In an effort to pay tribute and bring hope to people battling cancer, the Leukemia and Lymphoma Society will hold their annual Light the Night walk and fundraising event at Railroad Park in Birmingham on Thursday, Nov. 8, at 7 p.m.
Those walking carry an illuminated balloon – white for survivors, red for supporters, and gold for those who have lost a loved one to blood cancer. Last year’s event ended with fireworks, which could be seen by the children at Children’s of Alabama.
Campaign manager Kate Siqueria said, “We are so proud to be able to serve patients in our community. Last year, LLS provided $1.26 million in co-pay support to blood cancer patients in Alabama alone. Additionally, we have been able to fund $3 million in grants to UAB for blood cancer research. We are seeing the return on our donors’ investment in the number of new drugs and therapies being approved by the FDA. A typical year will see two to three new drugs and therapies approved for blood cancer.
“In 2017, there were 18, and LLS was fundamental in funding 15 of those. But we don’t want to stop funding research. Light the Night is about showing blood cancer patients and survivors the massive support of their community. We want to bring light to those who are in their darkest hour, and are so honored that we have the opportunity to do so, both literally and figuratively.”
Hayden’s Carroll Sparks, who was diagnosed with multiple myeloma in 2002, knows all too well how the word cancer affects one’s life. According to Sparks, her oncologist says her cancer is “smoldering.” Her blood counts have been monitored for several years and have continued to come down. She said, “I have been blessed with good results.”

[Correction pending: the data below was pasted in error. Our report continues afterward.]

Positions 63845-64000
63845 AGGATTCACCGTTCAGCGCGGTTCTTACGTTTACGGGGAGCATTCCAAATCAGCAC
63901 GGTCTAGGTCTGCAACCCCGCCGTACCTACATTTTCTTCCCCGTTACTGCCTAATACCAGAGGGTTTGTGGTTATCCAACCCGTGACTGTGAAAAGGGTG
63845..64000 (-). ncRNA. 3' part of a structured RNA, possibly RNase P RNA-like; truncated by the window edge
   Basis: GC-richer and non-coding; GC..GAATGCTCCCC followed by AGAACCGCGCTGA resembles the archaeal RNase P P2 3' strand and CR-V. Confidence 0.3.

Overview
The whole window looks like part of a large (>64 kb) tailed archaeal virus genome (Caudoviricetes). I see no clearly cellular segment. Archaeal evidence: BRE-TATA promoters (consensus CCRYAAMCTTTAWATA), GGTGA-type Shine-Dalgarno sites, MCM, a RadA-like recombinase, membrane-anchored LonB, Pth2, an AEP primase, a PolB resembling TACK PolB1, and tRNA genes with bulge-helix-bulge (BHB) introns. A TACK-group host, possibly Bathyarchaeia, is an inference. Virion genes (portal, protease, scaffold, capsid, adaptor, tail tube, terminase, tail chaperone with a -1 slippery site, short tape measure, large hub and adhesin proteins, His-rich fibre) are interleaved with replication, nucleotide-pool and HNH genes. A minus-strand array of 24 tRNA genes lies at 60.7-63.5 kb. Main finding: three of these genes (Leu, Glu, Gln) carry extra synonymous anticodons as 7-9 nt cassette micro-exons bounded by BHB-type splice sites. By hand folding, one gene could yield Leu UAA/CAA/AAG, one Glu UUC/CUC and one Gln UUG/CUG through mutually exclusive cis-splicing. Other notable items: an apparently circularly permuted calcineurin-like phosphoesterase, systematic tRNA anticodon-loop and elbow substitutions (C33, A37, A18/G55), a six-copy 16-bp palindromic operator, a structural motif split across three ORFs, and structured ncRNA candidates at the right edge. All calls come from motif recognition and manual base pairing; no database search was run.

Sparks believes that research is the key to finding a cure and encourages everyone to consider participating in this event by either joining an existing team, forming a team, or donating to LLS.
Sparks has lost two good friends, Becky Hazelrig and Paulette Nation, to blood cancer. Nation was the person who asked her to participate in the first fundraiser. Sparks said, “I see how devastating it can be to lose a loved one and this is why we work to find a cure. Advancements are being made and we have been blessed to see many lives saved through these advancements.
“Each year we see children growing up healthy that dealt with cancer far too early in life. The parents have dealt with a sick child but also managed to work on raising funds to cure cancer. We want to prevent the pain, suffering, and heartache that go along with cancer.”
Anyone interested in this event or donating can visit the LLS website at www.lightthenight.org. You can also contact Sparks at 647-3572.